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Room for improvement in sexual health counselling

A study that SolidarMed conducted in the Ulanga district shows that adolescents still face barriers when they seek information about sexual and reproductive health.

When young people want to find out about sexual and reproductive health, they face barriers. This is shown by a study conducted by SolidarMed in the district of Ulanga. SolidarMed sent youth volunteers to seven healthcare institutions to ask for free advice under false names on condom use, sexually-transmitted infections and family planning. The mystery clients then shared their experiences with the research group, which in turn analysed the findings.

Thanks to age-appropriate advice, young people should gain self-confidence and be able to exercise their right to sexual and reproductive health.

It was encouraging to see that all six young men and women, who had previously been trained by SolidarMed, felt they were taken seriously nearly all the time and only experienced negative remarks very rarely. They did, however, describe some shortcomings in the type and quality of the counselling. Besides a lack of respect for the adolescents’ privacy, incorrect and prejudiced information from healthcare professionals was particularly concerning. For example, some adolescents were categorically advised against using the pill or coil, without consideration of their individual situations. Others were even cut off from asking questions, as shown by the following quote from a male mystery client: “The healthcare assistant said he would have given me more information if my girlfriend had been there but without her he wouldn’t explain any more as it didn't concern me.” Brochures with further information were often lacking and the use of condoms was often only explained verbally rather than in a hands-on way using models.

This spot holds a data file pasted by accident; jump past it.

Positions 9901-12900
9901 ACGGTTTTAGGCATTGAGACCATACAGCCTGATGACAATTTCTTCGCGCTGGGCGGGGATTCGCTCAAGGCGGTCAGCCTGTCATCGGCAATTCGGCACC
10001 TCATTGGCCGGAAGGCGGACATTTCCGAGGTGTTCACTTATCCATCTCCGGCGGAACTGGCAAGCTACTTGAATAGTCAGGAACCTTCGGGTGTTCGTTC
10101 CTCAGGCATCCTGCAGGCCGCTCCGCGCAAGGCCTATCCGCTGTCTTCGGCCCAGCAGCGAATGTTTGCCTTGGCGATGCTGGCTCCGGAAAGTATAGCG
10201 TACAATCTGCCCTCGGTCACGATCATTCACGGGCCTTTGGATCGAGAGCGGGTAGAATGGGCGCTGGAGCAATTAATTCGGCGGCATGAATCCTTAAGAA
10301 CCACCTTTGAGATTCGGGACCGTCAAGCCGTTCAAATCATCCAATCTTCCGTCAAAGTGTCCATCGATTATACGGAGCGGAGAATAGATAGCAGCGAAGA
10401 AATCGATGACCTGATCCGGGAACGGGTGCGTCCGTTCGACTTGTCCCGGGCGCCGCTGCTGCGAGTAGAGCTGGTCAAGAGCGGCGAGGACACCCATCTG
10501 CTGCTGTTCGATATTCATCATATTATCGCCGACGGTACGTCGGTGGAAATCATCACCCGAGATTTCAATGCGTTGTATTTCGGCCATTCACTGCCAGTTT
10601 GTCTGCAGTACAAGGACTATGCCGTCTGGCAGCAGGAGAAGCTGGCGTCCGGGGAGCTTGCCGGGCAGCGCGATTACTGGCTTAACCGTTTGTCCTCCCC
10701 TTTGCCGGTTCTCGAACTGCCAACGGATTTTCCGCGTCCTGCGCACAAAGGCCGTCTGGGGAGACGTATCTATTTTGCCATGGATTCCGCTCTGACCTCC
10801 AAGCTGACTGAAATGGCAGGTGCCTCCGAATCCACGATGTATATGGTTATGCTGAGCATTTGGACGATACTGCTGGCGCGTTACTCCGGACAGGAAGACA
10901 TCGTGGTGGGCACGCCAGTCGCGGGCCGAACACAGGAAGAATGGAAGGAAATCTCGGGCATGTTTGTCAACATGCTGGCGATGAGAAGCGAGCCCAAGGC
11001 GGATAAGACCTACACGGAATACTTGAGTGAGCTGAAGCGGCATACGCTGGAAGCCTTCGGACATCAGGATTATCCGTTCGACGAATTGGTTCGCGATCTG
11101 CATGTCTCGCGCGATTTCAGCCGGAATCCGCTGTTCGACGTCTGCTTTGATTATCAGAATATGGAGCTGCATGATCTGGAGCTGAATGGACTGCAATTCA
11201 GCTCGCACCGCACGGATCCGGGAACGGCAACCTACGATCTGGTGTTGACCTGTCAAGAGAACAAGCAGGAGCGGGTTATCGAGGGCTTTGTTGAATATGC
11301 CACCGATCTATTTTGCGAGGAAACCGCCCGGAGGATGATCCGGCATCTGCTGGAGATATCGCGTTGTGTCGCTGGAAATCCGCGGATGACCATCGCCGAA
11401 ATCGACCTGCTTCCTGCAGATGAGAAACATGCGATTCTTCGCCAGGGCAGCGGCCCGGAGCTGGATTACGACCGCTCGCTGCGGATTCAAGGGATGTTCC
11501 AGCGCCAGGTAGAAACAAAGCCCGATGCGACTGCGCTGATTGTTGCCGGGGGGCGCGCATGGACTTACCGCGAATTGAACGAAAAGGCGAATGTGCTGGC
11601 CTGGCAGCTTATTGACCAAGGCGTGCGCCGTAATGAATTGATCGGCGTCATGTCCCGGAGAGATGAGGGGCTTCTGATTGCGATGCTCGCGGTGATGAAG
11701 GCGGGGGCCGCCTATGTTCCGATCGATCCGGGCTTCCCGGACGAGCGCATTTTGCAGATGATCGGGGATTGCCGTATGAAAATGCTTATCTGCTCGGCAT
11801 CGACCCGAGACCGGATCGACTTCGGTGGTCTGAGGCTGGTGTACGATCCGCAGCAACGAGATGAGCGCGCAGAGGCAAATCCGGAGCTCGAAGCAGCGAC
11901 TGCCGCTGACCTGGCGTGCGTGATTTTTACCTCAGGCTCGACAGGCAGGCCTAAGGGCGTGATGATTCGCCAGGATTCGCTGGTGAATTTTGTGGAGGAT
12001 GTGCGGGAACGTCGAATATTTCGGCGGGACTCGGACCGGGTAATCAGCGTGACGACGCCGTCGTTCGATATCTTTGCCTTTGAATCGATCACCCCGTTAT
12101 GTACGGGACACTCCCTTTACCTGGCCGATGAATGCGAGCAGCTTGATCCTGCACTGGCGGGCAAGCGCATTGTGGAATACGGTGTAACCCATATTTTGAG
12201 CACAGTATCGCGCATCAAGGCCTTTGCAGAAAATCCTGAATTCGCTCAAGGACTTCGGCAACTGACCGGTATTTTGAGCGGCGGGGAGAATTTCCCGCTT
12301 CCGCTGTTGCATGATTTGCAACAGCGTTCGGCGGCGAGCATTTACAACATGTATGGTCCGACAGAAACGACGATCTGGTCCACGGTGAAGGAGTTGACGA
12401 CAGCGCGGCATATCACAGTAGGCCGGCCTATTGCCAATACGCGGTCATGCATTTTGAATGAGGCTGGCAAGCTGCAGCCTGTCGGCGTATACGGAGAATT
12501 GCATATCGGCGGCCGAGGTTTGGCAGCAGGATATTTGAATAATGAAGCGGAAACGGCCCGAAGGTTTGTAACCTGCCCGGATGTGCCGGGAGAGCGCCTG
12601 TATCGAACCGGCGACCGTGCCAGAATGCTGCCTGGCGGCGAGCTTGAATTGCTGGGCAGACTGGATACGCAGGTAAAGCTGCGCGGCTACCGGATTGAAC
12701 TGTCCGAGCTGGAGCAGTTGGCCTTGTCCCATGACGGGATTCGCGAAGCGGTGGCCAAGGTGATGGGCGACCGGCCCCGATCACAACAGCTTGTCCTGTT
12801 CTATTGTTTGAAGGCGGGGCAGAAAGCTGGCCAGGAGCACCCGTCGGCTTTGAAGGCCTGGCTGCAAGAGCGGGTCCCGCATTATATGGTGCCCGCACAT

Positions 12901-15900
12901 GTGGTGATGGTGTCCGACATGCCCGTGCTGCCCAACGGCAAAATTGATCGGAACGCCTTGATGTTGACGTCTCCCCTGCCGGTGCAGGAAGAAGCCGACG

Not all mystery clients received the brochures co-produced by SolidarMed. There is room for improvement here.

SolidarMed is using the results of the study to develop counselling services on sexual health. Peer educators are a key part of this.

In Tanzania, SolidarMed is committed to ensuring that all young people have access to age-appropriate counselling services on sexual health.

The brochures support educational work in the field of sexual and reproductive health.

Improved counseling services are intended to safeguard rights and reduce or prevent unwanted pregnancies and sexually communicable diseases.

Expand counseling services and protect rights

SolidarMed is using these insights to systematically improve and develop sexual and reproductive health counselling services for adolescents in Ulanga, in collaboration with the organisation Enfants du Monde. Because if we want to allow adolescents to exercise their right to sexual and reproductive health and prevent unplanned pregnancies and sexually transmitted infections, we need quality counselling services that are tailored to young people.

Learn more about the project

SolidarMed improves the health of young people through education and the elimination of barriers in the healthcare system.